(Is it just me, or did you just hear the faint rumble of laughter coming from the graves of Lester Maddox, George Wallace and the other “states’ rights” racists of an earlier age?)

The idea of letting each state set its own policy on offshore drilling is, of course, absurd. To borrow from John Donne, “No state is an island, entire of itself.” Oil leaks from drilling sites off of the coast of, say, South Carolina won’t discriminate on which state’s beaches they foul. As North Carolina Gov. Mike Easley well stated:

It doesn’t work for states to decide. If the state above or below you has a problem it affects your shores as well,” he said. “It’s too much squeeze for the juice when you look at real estate on the coast, recreational fishing and tourism that could be adversely affected by some problem.”

But then that’s the glorious thing about bait and switch: it doesn’t have to actually make sense, it just has to sound like it does. 

Would an October surprise even work?

Wednesday, June 18th, 2008

Democrats have been worrying a lot lately about a possible October surprise. You know, some dramatic game changing event deliberately dropped into the closing months of the campaign in the hope of saving John McCain’s bacon: something along the lines of war with Iran, catching Osama bin Laden or McCain proving the Beltway pundits right by actually walking on water.

So does worrying so much about this (other than the walking on water part) mean we’re paranoid?

Let’s check the definition:

Paranoid: Exhibiting or characterized by extreme and irrational fear or distrust of others.

Nope, no paranoia here: There’s obviously nothing irrational about fearing that George W. Bush will do anything — and I mean anything — to keep his team in the White House. He’s proven as much on multiple occasions, most shamefully through the deliberate manipulation of terrorism alerts for political gain. Besides, Bush & Co. have plenty of incentive to continue their pattern of gaming the machinery of American democracy. If nothing else, how happy can they be over the prospect of having Barack Obama’s Department of Justice investigating their various crimes?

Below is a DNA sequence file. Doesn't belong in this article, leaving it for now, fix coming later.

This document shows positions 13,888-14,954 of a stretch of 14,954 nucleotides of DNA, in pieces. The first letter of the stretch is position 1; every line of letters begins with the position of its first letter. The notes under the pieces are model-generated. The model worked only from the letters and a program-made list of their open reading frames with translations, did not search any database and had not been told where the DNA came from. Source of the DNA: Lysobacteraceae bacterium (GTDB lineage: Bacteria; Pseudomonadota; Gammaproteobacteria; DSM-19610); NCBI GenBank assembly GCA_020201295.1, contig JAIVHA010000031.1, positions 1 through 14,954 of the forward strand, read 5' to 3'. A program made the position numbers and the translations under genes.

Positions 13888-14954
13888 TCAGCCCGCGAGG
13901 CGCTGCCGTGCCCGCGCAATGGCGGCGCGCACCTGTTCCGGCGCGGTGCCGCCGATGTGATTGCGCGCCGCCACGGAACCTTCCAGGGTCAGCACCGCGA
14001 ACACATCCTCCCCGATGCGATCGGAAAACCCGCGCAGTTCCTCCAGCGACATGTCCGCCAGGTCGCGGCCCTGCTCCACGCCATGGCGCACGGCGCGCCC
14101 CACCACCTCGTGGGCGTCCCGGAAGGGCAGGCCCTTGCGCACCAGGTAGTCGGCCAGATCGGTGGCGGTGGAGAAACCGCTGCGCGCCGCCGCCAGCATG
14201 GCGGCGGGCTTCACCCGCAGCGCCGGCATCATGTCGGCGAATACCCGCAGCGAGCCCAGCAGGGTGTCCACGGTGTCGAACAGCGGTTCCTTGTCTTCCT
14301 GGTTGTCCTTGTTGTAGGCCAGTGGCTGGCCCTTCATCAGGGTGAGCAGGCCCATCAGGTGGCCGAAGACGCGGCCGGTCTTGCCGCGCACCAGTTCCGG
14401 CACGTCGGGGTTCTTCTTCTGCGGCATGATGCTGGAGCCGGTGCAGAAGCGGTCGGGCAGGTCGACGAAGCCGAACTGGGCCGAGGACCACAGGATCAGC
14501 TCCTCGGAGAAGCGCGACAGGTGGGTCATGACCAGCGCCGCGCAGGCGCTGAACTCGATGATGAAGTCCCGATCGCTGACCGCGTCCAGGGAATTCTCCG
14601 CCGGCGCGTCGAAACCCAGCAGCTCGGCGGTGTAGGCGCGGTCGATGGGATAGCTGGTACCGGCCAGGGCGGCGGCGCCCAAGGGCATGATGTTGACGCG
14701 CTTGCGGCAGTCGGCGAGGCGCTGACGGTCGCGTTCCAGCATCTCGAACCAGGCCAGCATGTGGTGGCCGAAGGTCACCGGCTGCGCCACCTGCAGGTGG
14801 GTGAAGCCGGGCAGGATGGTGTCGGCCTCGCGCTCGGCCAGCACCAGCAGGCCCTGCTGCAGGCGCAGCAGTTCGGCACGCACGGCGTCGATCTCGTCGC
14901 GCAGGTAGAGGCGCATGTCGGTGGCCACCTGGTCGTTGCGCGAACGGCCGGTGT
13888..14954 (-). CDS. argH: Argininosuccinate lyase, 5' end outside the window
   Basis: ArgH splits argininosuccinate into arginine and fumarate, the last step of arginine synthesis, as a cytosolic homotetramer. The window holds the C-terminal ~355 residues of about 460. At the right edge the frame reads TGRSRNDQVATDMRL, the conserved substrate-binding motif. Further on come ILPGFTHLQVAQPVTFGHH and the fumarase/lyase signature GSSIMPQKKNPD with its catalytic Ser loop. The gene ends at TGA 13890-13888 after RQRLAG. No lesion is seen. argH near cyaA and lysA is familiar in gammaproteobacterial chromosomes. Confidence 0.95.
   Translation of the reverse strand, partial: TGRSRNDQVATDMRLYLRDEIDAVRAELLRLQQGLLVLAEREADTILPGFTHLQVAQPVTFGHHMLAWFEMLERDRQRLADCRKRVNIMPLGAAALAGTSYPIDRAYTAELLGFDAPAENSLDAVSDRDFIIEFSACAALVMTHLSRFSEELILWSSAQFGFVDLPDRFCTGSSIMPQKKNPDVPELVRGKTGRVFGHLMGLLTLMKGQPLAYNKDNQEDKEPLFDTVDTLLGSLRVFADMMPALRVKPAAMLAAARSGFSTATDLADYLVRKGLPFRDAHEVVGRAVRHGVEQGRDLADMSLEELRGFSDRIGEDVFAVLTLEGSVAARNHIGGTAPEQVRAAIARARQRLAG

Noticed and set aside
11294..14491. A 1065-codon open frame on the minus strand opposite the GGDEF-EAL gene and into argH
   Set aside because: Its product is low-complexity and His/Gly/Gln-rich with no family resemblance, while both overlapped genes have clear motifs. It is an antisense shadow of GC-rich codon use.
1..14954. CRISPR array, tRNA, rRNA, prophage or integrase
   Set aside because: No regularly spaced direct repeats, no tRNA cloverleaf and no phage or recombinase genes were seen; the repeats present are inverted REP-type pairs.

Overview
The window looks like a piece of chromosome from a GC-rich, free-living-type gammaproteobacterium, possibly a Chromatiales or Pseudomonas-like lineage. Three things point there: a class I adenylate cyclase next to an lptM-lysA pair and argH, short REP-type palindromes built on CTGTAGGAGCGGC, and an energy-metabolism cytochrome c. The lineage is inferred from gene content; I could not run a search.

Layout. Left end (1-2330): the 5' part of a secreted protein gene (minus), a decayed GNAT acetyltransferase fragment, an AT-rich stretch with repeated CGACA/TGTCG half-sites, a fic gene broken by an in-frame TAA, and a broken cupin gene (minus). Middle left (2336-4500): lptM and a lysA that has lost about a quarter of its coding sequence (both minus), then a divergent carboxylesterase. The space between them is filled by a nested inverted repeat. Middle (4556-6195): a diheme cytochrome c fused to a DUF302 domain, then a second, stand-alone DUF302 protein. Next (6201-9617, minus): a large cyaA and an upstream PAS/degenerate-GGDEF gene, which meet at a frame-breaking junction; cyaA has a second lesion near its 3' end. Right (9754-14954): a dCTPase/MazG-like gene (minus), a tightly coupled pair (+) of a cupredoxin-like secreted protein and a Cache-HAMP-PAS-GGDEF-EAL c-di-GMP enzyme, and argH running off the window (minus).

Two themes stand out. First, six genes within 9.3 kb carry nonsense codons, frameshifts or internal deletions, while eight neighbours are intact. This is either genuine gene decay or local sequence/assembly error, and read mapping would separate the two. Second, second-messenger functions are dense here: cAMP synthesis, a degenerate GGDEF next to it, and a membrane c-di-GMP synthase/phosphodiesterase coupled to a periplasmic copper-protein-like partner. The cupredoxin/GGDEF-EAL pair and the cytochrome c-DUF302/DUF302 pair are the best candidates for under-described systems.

No, it seems pretty clear that the irrational thing would be to not worry about an October surprise. 

But would one even work?

It might, I suppose, but personally I doubt it. Bush, the most politically obsessed president in memory, in terms of subverting federal policy for political ends, overplayed his hand long ago. No one believes him anymore. In fact, even if he were to act in absolute apolitical sincerity in, say, launching a few missiles at Mahmoud Ahmadinejad a month or two before the election, people would still assume the worst.

He’s earned our abiding distrust the good old-fashioned way — by lying almost every time he opens his mouth. 

Sporting his impressive 24% approval rating, no one is ever going to give Bush the benefit of the doubt again.

I don’t doubt that he may well try to help McCain through an October surprise, but my money’s on it backfiring in a big way